Joe Root easily survived after checking with DRS.
With the second match of the Ashes series less than a week away, the jostle for selection in the English side is well underway.
After being humbled at the ‘fortress’ that was Edgbaston, England are looking to pick themselves up and thrust themselves back into series contention.
After the 149-test stalwart, James Anderson, fell foul to injury in the opening days of the first Test and has since been ruled out of the second Test, there is a spot vacant for an aspiring quick.
The apparent and most obvious choice at this stage seems to be Jofra Archer. After a solid World Cup, his somewhat controversial, yet incredibly impressive appearance in a second XI match for Sussex against Gloucestershire has almost certainly secured himself that available slot in the England bowling line-up in the eyes of most observers.
But would England be missing a trick in selecting the exciting 24-year-old?
There is no question that many believe Archer has done enough and is deserving of a place in the national side, but is there another way of looking at this situation?
Along with Archer and other potential candidate, Olly Stone, Sam Curran is also part of the English squad and was released to go and play in the Vitality T20 Blast.
Could this 1.75m tall left-arm swing bowler hold the key to England’s woes? I’ll come back to him later on.
In terms of the Australians, there is no doubt that Steve Smith is the greatest batsman in the world at the moment and will almost certainly continue to torment England throughout this series.
Statistics certainly do not tell the whole story, they can in fact misrepresent something completely. But they do present an interesting picture all the same.
It seems that no-one has a clue as to how to dismiss Smith at the moment, a puzzling proposition when you can consider this for most other batsman.
Even batsman of the calibre of Virat Kohli, for example, are known to have a potential weakness. When fishing outside off where Kohli can tend to push with his hands while his feet do not follow.
Smith, on the other hand, seems to have absolutely no obvious flaws whatsoever.
As I was looking through the English squad for possible replacements for Anderson, Curran’s name caught my eye.
He is the only left-armer in the 14-strong squad. This is not necessarily an anomaly with the number of right-arm bowlers well outweighing those that use their left. But it did present an interesting case.
Looking at Smith’s career, he has been dismissed by left-arm pace bowlers just seven times with an average of 68.42. These are quite incredible stats which do not necessarily back up the theory of playing a left-arm quick.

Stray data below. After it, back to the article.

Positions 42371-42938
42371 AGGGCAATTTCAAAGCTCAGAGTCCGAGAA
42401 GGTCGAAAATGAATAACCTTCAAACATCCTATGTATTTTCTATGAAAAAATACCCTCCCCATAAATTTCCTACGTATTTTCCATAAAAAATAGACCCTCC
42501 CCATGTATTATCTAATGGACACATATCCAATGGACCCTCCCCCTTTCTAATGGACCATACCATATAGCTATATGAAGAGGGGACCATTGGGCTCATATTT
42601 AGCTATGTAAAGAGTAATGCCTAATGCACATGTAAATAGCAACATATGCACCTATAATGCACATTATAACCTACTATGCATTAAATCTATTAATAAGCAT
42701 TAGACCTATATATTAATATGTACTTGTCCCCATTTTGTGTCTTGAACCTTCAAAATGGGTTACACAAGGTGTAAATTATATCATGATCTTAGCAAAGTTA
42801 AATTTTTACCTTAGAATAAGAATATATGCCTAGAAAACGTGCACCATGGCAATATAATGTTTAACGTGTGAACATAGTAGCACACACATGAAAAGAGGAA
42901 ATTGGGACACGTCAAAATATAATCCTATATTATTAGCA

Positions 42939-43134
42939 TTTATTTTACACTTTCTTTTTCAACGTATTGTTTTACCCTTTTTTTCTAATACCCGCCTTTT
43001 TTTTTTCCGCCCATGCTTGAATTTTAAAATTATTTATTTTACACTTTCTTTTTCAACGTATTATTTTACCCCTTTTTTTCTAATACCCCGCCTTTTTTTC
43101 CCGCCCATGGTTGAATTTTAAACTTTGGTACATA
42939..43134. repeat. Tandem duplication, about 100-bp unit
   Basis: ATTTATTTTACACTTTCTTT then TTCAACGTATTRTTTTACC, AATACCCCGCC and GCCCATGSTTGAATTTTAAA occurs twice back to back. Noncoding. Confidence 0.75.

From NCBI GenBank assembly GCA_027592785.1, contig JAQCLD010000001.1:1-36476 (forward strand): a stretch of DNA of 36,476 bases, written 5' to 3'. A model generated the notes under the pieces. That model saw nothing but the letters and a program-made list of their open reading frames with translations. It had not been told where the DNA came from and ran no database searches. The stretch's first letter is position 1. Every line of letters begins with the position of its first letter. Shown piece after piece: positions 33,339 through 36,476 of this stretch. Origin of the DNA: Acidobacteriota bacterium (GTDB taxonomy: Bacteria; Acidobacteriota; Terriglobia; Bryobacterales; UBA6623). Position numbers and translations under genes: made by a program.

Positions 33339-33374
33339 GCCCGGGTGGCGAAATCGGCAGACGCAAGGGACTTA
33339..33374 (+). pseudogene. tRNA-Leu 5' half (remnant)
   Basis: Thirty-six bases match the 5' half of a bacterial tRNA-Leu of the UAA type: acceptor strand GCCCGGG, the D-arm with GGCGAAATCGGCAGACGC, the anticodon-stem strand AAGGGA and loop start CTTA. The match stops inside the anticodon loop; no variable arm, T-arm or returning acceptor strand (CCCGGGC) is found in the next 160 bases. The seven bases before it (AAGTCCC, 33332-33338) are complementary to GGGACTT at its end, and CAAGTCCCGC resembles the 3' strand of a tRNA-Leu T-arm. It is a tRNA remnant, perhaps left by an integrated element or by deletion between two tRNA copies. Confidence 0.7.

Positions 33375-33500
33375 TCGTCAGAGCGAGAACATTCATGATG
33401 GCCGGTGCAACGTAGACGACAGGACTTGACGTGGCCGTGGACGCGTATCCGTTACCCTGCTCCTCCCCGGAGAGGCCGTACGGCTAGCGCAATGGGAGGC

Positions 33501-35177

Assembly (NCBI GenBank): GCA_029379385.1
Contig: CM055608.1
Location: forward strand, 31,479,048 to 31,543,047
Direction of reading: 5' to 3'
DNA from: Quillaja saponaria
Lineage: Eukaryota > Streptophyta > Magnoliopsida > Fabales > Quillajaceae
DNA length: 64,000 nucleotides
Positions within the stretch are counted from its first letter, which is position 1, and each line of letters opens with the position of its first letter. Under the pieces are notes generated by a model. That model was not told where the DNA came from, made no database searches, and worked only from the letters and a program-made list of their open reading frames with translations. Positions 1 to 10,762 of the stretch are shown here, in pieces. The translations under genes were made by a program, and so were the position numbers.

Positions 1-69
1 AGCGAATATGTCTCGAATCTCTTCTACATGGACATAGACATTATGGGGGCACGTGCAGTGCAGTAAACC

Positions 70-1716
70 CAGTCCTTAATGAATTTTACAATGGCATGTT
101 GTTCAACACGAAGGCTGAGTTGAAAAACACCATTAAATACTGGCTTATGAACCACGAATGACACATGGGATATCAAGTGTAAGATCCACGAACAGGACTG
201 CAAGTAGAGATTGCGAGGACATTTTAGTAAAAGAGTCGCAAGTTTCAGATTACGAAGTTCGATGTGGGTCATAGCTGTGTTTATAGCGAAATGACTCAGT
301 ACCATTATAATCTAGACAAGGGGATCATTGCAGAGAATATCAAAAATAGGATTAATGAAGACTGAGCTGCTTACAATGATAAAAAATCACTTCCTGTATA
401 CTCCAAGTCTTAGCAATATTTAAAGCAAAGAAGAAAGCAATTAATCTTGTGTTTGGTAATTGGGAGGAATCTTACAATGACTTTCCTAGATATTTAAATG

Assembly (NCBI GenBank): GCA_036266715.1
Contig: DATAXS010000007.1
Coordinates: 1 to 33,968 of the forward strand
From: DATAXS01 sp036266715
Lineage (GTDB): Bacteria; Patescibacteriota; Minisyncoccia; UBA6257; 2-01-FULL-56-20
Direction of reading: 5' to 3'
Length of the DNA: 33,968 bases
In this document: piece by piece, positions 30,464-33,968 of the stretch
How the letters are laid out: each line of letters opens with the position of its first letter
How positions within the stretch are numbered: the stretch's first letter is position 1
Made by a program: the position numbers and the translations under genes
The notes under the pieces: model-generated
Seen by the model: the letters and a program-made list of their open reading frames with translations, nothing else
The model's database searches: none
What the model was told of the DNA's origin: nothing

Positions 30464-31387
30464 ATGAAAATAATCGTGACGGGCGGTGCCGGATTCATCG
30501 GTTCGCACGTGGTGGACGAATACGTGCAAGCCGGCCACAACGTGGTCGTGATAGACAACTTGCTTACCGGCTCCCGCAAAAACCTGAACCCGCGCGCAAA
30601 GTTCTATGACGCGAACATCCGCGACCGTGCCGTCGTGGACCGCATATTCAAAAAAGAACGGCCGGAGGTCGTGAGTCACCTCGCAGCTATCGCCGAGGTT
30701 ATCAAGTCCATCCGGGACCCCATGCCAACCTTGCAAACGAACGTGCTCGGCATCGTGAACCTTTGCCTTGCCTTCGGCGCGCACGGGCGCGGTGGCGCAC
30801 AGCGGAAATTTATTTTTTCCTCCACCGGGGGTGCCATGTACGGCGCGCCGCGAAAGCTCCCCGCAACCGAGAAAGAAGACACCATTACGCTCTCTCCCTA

One left arm pace bowler who has dismissed Smith a few times is Trent Boult.
Boult has managed to dismiss Smith four times in five matches with a match/dismissal record of 1.25 matches per wicket.
These may seem only OK until you cast your gaze upon the bowlers who have dismissed Smith the most, Stuart Broad and James Anderson.
They have only managed to prise the wicket of Smith on three and two occasions respectively more than Boult, despite having bowled to Smith in four times the amount of matches than Boult has.
Boult is a well-known swinger of the ball who also bowls at decent pace. Now, this is where Sam Curran comes into the picture.
The 21-year-old is a prodigious swinger of the red ball and already has eighteen wickets from ten Tests. As the only left-armer in the English squad, is he worth a go ahead of Archer?
Putting the pure statistics away for the moment, the side by side comparison of Archer and Curran is an interesting one.
Archer is certainly much quicker than Curran and will instil more fear into the Australian batsman than Curran will (Alex Carey will testify to this!) But is that something that will worry Smith?
Another right-arm quick who has a decent bouncer and can deck it around. With no disrespect at all to Archer, I’m not sure Smith will feel too troubled by this at all.
At Test cricket level, batsman are used to facing bowlers who bowl 140kph+ and will not be too perturbed by pace. What they may struggle with is genuine swing.
With the left-arm variation of Curran, Smith will face a different challenge than one that has been presented to him so far this series. Curran will be swinging the ball in towards his pads, which can be Smith’s biggest strength and weakness at the same time.
Curran is certainly no slouch with the bat either and has played some innings-saving digs for England when they have been in the depths of a collapse. His 78 versus India at Southampton in 2018 is a perfect example of such an innings.
Curran also impressed when he bagged a six-wicket haul in a practice match at Canterbury against the Australians in the lead up to the series.
Archer may squash my theory and go and knock Smith over in the next Test and throughout the series. But I believe England should look to pick Curran.
It will provide the hosts with some variation to their attack which, for their sake, hopefully nullifies the ever-present threat that is Steve Smith.